|Publication number||US7178024 B2|
|Application number||US 09/826,738|
|Publication date||Feb 13, 2007|
|Filing date||Apr 5, 2001|
|Priority date||Apr 5, 2001|
|Also published as||EP1386445A1, EP1386445A4, EP1923813A2, EP1923813A3, EP1923813B1, US20020147911, WO2002082718A1|
|Publication number||09826738, 826738, US 7178024 B2, US 7178024B2, US-B2-7178024, US7178024 B2, US7178024B2|
|Inventors||Steven Thomas Winkler, Michael Andreas Friedrich, Armin Risch|
|Original Assignee||Sap Ag|
|Export Citation||BiBTeX, EndNote, RefMan|
|Patent Citations (26), Non-Patent Citations (3), Classifications (17), Legal Events (6)|
|External Links: USPTO, USPTO Assignment, Espacenet|
This invention relates to providing a generic security service for an electronic marketplace that permits members of the marketplace to use any signing service to attach electronic signatures to documents resident on the marketplace.
Currently, business-to-business electronic marketplaces exist that are accessible to businesses through computer networks, such as the Internet. These electronic marketplaces permit members of the marketplaces to purchase and sell products to other members of the marketplace without needing to actually talk to the other member. Such marketplaces are computer systems that are generally maintained by either the members themselves, a third party, or a company for internal use between business units. These systems greatly increase the efficiency with which members can purchase and sell goods.
Because it is desirable that transactions conducted over such marketplaces are legally enforceable contracts, the use of electronic signatures is important. An electronic signature demonstrates that the document actually comes from the party it purports to be from, that the document has not been tampered with or altered, that the sender meant to send the document and that the signer accepts the terms therein. However, numerous different signing authorities currently exist, such as Verisign, Identrust, and others, and many more may arise in the future. In order to provide members of the marketplace with the ability to do business with companies of their choice that might be using any of the existing or future signing authorities, the electronic marketplace must be readily adaptable to handle those authorities.
As can be seen in
Another prior art system is shown in
An embodiment of the present invention provides a generic security service for an electronic marketplace that permits a marketplace member to electronically sign documents contained within the marketplace using any signing authority.
Another embodiment of the present invention provides a security service for an electronic marketplace that permits a member to electronically sign documents residing thereon that have a different format than documents residing on the member's internal computer system.
Yet another embodiment of the present invention provides a security service for an electronic marketplace in which a member is presented with a document or a representation of a document via a browser and permits the member to sign to attach a signature thereto.
As such, it is an object of the present invention to permit an electronic marketplace member to electronically sign documents contained within the marketplace using any signing authority.
It is a further object of the present invention to permit a member of an electronic marketplace to electronically sign documents residing thereon having a different format than the format of documents existing on the member's internal computer systems.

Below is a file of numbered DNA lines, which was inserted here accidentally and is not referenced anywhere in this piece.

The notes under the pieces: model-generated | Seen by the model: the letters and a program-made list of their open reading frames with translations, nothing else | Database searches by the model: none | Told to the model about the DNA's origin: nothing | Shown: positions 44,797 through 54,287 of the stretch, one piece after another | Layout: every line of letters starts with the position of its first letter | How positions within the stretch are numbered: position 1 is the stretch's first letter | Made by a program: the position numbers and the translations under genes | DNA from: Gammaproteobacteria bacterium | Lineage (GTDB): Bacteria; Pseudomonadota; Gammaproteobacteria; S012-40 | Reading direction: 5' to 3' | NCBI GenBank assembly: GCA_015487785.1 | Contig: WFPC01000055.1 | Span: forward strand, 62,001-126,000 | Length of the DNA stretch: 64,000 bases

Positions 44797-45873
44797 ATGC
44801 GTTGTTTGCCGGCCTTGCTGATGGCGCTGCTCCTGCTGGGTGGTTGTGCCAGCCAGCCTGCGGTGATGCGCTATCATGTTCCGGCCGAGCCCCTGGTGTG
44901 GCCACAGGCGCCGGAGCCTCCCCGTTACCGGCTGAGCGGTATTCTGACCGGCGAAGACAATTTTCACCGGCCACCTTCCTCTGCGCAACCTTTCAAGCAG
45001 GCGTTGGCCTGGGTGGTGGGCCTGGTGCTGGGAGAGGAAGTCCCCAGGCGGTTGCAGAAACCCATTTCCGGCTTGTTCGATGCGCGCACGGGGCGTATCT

It is yet a further object of the present invention to permit a member of an electronic marketplace to sign an electronic document or a representation thereof residing on the marketplace via a browser.
The present invention will be better understood by reference to the accompanying drawings.
An embodiment of the present invention is depicted in
Electronic marketplace 20 contains various applications for use by members, such as member 10. Generic security service 45 is one such application. Another such application that may need to call generic security service 45, by way of example, may be a payment application 30. Various other applications may exist which could reside on electronic marketplace 20 that may or may not need to access generic security service 45.
Database 31 is provided for storage of documents on electronic marketplace 20 as will be discussed later.
Electronic marketplace 20 can also be connected to various outside services 50, 51 and 52, such as applications not resident on electronic marketplace 20. This connection can also be made through the Internet 15. It may alternatively be made through another computer network, a direct connection or an alternative means. Outside services 50, 51 and 52 may or may not contain firewalls. If format conversion of documents is necessary to interface with an outside service, the outside service may also have a conversion device or alternatively, documents could be converted at the electronic marketplace.
Electronic marketplace 20 also contains generic security service applications programming interface 48 which serves as an interface between generic security service 48 and various signing services 61, 62 and 63. Signing services 61, 62 and 63 could be any existing signing service or any future developed service.
Other applications, such as payment application 30 may call generic security service 45 in step 101. Generic security service 45 may check to see if the document is already signed, as shown in step 105. If the document has already been signed, the call to the generic security service is terminated as it is not needed. While this check is not absolutely necessary, it serves to prevent multiple signings of the same document. Alternatively, if multiple signings are desired to be permitted, this step should be omitted. If the document has not yet been signed, the process proceeds to step 110. In step 110, it is determined if a user that is authorized to sign the document is logged onto the system. If the user is not logged on, a representation of the document can be stored in the user's inbox in step 115. Alternatively, an email or other message could be sent to the user indicating that the document is ready for signature.
If the member is logged onto the system, in step 120 the member is shown the document, a user-friendly representation of the document or a representation of the document to actually be signed as will be discussed hereinafter. Additionally, if the document is encrypted, it can be decrypted prior to viewing.